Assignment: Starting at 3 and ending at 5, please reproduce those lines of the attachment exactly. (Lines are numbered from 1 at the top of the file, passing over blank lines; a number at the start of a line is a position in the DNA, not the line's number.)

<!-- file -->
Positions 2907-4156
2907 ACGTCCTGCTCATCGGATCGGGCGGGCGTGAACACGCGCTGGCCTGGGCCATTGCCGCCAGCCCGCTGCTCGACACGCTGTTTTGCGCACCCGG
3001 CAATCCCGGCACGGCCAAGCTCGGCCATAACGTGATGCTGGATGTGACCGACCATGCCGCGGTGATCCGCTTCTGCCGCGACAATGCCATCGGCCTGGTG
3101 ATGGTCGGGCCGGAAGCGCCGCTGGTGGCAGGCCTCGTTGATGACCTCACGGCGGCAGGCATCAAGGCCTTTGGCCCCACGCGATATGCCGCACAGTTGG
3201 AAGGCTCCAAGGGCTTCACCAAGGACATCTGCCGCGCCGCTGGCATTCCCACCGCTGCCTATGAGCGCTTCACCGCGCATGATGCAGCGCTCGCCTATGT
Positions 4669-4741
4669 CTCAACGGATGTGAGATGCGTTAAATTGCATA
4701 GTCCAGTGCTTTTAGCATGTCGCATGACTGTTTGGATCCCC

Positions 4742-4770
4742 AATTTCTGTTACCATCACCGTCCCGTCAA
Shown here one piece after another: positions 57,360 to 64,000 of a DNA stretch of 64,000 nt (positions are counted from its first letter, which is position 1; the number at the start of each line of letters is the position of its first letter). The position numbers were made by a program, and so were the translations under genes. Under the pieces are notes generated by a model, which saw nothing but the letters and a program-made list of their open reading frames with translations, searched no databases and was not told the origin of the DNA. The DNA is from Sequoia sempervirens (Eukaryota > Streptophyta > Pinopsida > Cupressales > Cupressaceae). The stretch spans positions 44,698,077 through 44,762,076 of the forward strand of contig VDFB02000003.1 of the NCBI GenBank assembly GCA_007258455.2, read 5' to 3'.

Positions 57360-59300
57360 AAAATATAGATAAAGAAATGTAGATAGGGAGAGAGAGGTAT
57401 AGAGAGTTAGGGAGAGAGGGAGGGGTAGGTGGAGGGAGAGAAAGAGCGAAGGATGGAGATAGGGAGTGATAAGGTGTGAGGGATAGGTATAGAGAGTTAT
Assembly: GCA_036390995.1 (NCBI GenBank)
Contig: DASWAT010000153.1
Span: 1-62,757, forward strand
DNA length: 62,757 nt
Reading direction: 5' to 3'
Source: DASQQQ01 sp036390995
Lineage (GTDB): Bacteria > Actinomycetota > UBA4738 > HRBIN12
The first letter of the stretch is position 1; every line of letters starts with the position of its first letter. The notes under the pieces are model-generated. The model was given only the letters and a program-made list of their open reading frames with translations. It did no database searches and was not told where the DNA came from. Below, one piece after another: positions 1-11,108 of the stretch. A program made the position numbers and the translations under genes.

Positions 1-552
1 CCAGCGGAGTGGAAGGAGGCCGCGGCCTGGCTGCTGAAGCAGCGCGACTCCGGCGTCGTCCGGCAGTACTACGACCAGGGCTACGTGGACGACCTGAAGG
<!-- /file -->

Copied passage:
3001 CAATCCCGGCACGGCCAAGCTCGGCCATAACGTGATGCTGGATGTGACCGACCATGCCGCGGTGATCCGCTTCTGCCGCGACAATGCCATCGGCCTGGTG
3101 ATGGTCGGGCCGGAAGCGCCGCTGGTGGCAGGCCTCGTTGATGACCTCACGGCGGCAGGCATCAAGGCCTTTGGCCCCACGCGATATGCCGCACAGTTGG
3201 AAGGCTCCAAGGGCTTCACCAAGGACATCTGCCGCGCCGCTGGCATTCCCACCGCTGCCTATGAGCGCTTCACCGCGCATGATGCAGCGCTCGCCTATGT